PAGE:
Normally, I’m not big into street bicycles. The only street-oriented bike I have in the shed is a Dutch-style bike that’s good for both city duty and gravel. Everything else is built for trails, sand, and maybe mud. So, when I first heard from Urtopia that they wanted me to review their Carbon One street bike, I wasn’t super excited. But, my brother’s working on a second degree and needed something to blast around campus. So, we actually had the perfect opportunity to do a really killer long-term review.
In this article, I’m going to cover a bit about the bike itself and how things are going so far.
The Urtopia Carbon One
While the bike immediately stands out with its flashy colors and frame, this isn’t a normal street bike. It’s got a number of features that set it apart.
Perhaps most important, it has a carbon frame. The whole bike weighs in at only 15 kg (about 33 lb), which puts it at a far lighter than most e-bikes. This not only makes the bike easier to move, carry, and store, but it also helps the bike perform better because it’s not pushing a bunch of steel frame around. For someone like my brother, who needs to load and unload the bike several times every week, this alone makes it an ideal fit.
It also has some cleverly hidden smart features. Instead of a big clunky screen hanging off the handlebar, the bike has a computer built into the fork. The screen is sizable, and beautiful, but it doesn’t stick out like a sore thumb, either. Plus, it has a great app with awesome connected features. Things like voice command, ride tracking, navigation, anti-theft tracking, and music come standard. You can even check on it when it’s out of wifi range, because it has a 4G modem built-in.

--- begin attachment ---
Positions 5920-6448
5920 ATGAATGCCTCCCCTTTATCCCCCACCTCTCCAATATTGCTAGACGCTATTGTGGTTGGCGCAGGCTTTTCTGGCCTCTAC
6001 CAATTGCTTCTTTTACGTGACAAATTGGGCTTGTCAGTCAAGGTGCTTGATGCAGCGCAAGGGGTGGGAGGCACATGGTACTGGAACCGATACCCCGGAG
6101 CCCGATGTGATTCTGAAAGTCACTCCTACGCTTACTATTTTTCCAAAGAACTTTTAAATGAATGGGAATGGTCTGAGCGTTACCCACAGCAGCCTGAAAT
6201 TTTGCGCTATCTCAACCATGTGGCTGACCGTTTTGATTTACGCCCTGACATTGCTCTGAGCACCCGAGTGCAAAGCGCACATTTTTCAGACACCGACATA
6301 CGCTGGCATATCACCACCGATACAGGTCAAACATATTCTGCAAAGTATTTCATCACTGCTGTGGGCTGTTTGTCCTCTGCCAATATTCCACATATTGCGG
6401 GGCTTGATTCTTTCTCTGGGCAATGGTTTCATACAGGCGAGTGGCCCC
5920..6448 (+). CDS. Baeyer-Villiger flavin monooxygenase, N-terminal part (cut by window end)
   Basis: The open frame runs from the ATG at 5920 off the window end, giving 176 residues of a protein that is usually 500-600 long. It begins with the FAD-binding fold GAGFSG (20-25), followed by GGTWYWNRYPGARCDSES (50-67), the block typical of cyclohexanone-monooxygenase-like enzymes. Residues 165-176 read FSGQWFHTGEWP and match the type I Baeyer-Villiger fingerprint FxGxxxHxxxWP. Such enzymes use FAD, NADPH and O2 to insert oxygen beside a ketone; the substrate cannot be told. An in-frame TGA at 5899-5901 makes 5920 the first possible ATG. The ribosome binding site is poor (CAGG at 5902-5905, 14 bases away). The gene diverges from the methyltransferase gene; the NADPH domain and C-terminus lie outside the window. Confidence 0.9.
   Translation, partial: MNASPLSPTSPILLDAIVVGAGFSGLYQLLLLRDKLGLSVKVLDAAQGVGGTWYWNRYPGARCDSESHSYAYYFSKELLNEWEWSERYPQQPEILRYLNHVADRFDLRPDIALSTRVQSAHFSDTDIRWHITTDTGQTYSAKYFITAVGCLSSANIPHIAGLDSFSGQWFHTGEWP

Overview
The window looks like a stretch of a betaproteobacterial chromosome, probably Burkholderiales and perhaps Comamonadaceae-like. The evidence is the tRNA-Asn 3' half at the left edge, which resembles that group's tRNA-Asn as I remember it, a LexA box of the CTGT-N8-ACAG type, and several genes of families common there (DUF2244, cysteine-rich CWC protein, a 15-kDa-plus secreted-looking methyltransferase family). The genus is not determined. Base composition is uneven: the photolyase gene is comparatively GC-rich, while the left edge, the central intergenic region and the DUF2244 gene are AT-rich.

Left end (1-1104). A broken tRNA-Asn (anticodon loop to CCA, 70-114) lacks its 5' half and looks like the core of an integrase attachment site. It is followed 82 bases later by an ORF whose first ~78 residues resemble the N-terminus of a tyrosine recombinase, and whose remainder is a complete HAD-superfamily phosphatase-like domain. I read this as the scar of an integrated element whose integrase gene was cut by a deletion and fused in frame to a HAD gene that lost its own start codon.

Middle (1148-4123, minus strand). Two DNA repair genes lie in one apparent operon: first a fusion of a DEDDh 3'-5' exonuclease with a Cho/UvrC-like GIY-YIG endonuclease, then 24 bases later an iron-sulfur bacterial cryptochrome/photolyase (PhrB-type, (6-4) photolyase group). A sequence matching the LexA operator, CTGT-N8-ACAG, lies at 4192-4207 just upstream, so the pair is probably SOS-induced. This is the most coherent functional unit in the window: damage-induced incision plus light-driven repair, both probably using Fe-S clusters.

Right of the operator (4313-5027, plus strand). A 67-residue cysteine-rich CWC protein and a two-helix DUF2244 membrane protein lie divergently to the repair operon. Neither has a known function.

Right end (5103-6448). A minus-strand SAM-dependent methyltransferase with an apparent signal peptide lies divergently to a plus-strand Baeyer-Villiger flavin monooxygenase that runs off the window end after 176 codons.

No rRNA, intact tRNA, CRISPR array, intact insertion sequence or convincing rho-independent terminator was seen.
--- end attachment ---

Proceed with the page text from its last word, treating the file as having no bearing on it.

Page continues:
The bike itself has some great mechanical features for day-in and day-out reliability with minimal maintenance. The Gates Carbon Belt Drive keeps you from needing to deal with fussy chains, greasing, and calibrating gears. It has an interior torque sensor for smooth pedal assist. It also has the motor and battery cleverly hidden in the frame to avoid accusations of cheating or overzealous anti e-bike enforcement. All of this makes for a smooth package.
The bike has a compact hub motor that doesn’t stick out like a sore thumb. It’s not the most powerful I’ve ever tested, but the 250 watts does a lot more than you’d think when it’s pushing such a light bike. Plus, it’s well integrated like the rest of the bike, and doesn’t scream “I’m an e-bike! Come bother me!” to the Karens and mall cops out there.
Arrival & Assembly
Unlike many bikes that arrive with some assembly required, this one was fairly straightforward. The rear wheel was already attached, so it only needed the front wheel put on, the handlebar bolted down, and the pedals put on the crank. It came with all of the tools needed to make it happen. You could probably get away with putting it together without a stand, but a stand makes the job go a lot faster and easier.